As Erinn Farrell said, “Just because you can be successful at something, doesn’t mean you have to do it.” Don’t be afraid to be unconventional and make a bold move. That’s how people make herstory.
There have been and will be times when I face setbacks, feel lost and question my vision. In those moments, I’ll take a deep breath, remember how far I’ve already come, and remember what Erinn said – “At this point in my life, it’s ok to know that I’m wholly unfinished.”
Section by: Maddy Goesner
“Being uncomfortable is half of what makes you grow.” – Sarah Joseph (Global Lead of Media Operations Excellence, FRWD@Bain & Company)
Moving to a new city, going away to college, starting a new job – these are experiences many of us have done that have made us realize that there’s no growth in the comfort zone. Thinking back to my senior year of college, when you’re supposed to have your path in life decided, I felt more lost than ever. I thought I wouldn’t be able to enter the digital marketing scene with a lack of connections to the industry. However, the possibility of being a jobless post-grad was easily my biggest motivator. As Kara Buckner said, “I’ve done the most when I’ve been feeling the worst,” and I completely agree. I kept applying and finally found a company to take a chance on me, and I’m so grateful they did.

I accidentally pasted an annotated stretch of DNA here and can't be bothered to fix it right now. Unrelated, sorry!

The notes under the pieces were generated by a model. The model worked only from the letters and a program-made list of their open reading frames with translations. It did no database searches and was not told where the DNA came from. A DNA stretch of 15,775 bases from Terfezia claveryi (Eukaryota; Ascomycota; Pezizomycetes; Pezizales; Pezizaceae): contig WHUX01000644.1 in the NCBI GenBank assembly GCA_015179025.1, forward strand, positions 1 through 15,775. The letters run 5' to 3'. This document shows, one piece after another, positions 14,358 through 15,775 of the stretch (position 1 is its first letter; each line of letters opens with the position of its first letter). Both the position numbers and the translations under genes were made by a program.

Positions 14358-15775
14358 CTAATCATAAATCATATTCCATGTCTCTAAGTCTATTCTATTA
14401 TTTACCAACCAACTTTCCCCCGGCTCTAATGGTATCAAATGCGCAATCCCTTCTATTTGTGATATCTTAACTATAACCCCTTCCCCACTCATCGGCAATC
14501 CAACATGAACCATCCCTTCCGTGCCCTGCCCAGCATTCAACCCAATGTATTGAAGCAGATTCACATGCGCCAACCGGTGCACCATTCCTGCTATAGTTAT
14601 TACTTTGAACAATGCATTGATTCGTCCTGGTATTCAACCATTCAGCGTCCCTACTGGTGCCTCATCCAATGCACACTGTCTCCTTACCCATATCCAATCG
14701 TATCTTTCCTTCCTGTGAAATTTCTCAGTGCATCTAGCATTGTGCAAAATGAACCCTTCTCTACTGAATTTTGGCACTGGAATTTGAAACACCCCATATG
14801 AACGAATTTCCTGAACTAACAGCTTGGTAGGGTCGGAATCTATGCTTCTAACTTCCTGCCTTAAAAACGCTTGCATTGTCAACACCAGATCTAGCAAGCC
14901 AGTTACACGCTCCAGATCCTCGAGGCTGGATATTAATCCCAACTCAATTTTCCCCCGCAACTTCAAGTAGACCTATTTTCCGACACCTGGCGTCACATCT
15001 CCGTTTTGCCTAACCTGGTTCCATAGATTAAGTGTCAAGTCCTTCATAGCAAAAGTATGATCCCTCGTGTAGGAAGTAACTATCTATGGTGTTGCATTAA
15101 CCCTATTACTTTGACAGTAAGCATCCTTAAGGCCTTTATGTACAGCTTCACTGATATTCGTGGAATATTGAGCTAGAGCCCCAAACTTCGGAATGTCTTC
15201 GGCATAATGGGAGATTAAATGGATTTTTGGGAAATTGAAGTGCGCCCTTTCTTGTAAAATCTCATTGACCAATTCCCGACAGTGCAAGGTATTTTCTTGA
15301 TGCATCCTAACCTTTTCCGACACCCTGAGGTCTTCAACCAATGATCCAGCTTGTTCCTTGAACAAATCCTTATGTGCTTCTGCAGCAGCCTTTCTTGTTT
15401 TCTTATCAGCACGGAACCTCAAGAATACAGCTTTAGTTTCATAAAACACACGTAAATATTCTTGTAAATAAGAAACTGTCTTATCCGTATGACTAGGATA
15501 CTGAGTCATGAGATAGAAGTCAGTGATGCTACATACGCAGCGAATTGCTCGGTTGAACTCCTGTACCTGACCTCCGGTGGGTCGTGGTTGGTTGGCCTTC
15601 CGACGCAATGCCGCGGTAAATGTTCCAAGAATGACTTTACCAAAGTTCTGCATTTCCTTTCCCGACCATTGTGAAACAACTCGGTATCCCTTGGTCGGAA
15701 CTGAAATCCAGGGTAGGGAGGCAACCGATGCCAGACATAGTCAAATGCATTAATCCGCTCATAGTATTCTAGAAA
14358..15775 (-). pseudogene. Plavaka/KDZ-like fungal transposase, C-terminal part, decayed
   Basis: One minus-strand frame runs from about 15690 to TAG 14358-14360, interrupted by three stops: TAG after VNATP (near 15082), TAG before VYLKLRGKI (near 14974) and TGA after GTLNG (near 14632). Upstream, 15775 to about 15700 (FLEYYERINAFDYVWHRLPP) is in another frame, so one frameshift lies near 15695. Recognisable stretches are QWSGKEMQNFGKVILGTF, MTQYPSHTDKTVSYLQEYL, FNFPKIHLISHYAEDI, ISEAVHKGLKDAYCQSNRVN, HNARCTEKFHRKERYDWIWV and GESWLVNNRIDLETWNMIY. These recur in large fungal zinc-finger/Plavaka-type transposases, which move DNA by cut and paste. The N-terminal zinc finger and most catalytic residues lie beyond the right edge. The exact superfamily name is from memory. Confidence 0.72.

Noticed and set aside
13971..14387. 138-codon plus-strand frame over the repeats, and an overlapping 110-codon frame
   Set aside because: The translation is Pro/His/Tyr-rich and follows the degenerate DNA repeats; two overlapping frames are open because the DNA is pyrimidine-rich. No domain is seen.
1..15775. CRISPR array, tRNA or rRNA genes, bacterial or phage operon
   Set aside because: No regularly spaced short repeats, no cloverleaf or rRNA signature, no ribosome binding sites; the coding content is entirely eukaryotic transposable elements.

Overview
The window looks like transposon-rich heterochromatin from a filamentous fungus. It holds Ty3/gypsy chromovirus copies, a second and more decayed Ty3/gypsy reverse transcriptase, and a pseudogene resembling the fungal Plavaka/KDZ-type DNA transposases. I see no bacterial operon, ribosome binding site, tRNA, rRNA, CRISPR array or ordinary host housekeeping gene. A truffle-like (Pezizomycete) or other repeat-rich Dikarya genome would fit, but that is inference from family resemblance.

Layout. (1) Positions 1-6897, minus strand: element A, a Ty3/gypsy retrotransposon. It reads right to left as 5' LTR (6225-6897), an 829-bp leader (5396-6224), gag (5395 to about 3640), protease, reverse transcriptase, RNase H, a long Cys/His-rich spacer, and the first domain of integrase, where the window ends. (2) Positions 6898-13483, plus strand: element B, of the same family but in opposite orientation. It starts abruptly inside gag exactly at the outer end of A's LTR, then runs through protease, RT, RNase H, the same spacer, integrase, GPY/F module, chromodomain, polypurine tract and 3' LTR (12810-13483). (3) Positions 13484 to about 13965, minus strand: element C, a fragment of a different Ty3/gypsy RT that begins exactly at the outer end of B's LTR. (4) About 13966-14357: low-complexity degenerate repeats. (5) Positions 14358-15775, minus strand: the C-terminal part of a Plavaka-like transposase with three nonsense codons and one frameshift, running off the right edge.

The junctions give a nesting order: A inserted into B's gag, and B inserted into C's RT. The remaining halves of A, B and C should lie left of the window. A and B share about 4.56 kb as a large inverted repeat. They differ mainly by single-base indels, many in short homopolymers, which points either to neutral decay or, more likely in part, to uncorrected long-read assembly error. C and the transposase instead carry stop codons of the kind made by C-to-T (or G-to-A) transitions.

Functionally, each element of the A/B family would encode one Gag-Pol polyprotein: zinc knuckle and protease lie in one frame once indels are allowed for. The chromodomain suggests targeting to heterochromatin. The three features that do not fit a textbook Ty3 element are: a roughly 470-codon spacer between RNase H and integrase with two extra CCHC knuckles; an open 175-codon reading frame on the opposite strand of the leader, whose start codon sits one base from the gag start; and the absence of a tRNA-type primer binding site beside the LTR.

Of course, that feeling of dread crept back into my life as I started a new job with very minimal experience and industry knowledge. Do I belong here? How long will it take before I actually understand what I’m doing? Initially, I felt hesitant to share my opinions but eventually realized that I needed to take action in order to grow my skill set. I have new, uncomfortable experiences daily, but my self-confidence grows with each one. Another quote from Kara Buckner – “Don’t let your own self-doubt be the reason you say no. Say YES!”
If you’re feeling like you’re stuck in your current job, or if you have a passion that you want to pursue, dive into the uncomfortability. “Do the thing that gives you fear,” as Heather Olson said. It might be rough for a little while, but you’ll get there. There is more strength inside you than you know.
“When you’re pressed against the wall you kick the hardest.” – Puja Shah (Creative Director, Colle McVoy)
Section by: Madi Landsburg
When we attended the Women’s Leadership Panel, one topic that resonated with me was the idea of an “untapped network.” In the age of “add me on LinkedIn” and the rising popularity of networking platforms, I was curious about what the panelists take would be on the topic.